Foto Friday #34

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I grew up a country girl, so the hustle and bustle of a big city rarely appeals to me, but there is something about the freeways, waterways and railways in this photo of Glasgow, Scotland that make for an interesting picture. If the train (with its bright blue cars that match the water) had not been passing at the exact moment I snapped the photo, I suspect it would have been just another ordinary cityscape.

Photo taken from hotel room at Jurys Inn in Glasgow.

for Nancy Merrill Photography A Photo A Week Challenge: Cityscapes

Once There Was a Warrior

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His hut is the farthest from the fire.

It makes him feel brave and independent.

He built it out of timbers, straw and stone

with sticks for a door to impede intruders.

His people are hunters and gatherers,

reliant on wild game and edible plants.

His hunt takes him deep into the wilderness

where adventure stirs his spirit and enriches his soul.

Though he’s content to share the air with all living things,

he realizes sacrifices must be made.

When day is done, he brings his bounty to the fire

which burns in a circular pit lined with stone.

The aroma of roasting meat fills the air

and beckons those in their hut to share his food.

In praise, their gratitude becomes a song

composed and chanted in rhythm with the wind.

The fire that moments ago was a tool for cooking,

now bears a mocking resemblance to the sun

providing warmth and brightness to the night.

Around a smoky campfire the stories begin

bouncing back and forth across the flames.

Like kindling, words spark imagination.

Truths lead to legends and myths are born of lies.

Tall tales come to a halt when the embers die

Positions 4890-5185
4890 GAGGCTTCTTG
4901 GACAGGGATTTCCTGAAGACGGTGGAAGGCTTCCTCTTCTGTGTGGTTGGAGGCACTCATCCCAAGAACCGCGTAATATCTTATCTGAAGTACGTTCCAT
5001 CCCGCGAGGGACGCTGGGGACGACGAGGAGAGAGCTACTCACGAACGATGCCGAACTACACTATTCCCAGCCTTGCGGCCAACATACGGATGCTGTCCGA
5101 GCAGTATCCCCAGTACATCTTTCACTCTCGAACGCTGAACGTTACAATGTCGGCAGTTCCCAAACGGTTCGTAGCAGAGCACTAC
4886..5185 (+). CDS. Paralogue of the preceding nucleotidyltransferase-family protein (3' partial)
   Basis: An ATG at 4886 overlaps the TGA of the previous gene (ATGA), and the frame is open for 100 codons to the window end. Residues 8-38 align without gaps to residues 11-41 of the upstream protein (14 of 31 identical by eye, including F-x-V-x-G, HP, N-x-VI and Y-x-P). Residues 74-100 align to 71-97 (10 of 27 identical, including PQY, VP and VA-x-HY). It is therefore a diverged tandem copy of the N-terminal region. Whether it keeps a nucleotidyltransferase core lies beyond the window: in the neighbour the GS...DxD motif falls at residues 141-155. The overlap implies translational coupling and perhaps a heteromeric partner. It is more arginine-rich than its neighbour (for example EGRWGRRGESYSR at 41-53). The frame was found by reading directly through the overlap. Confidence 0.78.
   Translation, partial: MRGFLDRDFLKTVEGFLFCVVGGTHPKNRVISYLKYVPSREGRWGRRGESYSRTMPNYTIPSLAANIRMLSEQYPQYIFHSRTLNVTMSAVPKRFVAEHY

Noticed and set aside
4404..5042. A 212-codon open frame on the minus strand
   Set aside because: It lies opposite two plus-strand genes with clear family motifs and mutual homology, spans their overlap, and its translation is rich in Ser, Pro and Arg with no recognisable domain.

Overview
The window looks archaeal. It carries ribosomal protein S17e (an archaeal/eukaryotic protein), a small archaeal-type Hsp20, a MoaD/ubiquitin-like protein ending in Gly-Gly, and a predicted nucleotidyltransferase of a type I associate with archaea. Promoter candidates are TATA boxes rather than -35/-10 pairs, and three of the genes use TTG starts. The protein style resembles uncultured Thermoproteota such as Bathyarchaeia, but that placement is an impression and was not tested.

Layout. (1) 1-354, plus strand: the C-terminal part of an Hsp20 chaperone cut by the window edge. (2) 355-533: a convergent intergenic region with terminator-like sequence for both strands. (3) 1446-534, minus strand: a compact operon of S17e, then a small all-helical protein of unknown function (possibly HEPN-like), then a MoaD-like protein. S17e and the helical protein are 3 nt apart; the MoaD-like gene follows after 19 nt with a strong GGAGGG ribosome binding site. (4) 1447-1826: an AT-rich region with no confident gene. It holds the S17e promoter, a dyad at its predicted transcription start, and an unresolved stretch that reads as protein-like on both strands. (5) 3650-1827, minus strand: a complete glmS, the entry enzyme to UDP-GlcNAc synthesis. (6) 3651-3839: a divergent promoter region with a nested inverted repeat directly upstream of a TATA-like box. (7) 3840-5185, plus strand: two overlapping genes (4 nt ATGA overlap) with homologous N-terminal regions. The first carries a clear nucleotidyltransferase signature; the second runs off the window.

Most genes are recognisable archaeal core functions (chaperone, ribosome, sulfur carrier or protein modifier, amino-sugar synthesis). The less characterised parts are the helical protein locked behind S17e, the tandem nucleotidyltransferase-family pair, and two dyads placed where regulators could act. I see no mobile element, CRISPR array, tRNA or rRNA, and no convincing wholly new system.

and people wander quietly to their home.

His hut may be the farthest from the fire,

but stories fill his dreams and he is never cold.

Poem prompted by photo taken at Stonehenge in Wiltshire, England. The hut is a replica of one lived in 4,500 years ago by those who built Stonehenge.

Three Sisters

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When Faith and Joy left home

Hope was lost without them.

“Please come home”, she cried

“I can’t live without you!”

…so they did

and Hope survived.

Poem inspired by photo taken in Waterford, Ireland

Foto Friday #30

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Flamingos are large water birds who live near lagoons or lakes and have long necks, stick-like legs and pink to coral-reddish feathers. Flamingos are pink because the algae they eat are loaded with beta carotene, an organic chemical that contains a reddish-orange pigment. If a flamingo were to stop eating foods with this ingredient, its new feathers would grow in much paler and the reddish feathers would eventually molt away.

Groups of flamingos are called colonies or flocks. The colony works together to protect each other from predators and to take care of the young. Flamingos are monogamous, meaning they stay with their mate for life. All the flamingos in a group will mate at the same time so their chicks will hatch together. Baby flamingos are gray or white and will turn pink within the first couple years of life.

It isn’t really known why flamingos tend to stand on one foot, but it is believed that by keeping one foot out of the cold water they stay warmer. It also seems to be a comfortable resting position for them. Flamingos live 20 to 30 years in the wild or up to 50 years in a zoo.

Photo taken at the Rio Grande Zoo in Albuquerque, New Mexico.

For Cee’s Fun Foto Challenge: Color of your choice (Orange/Coral/Pink)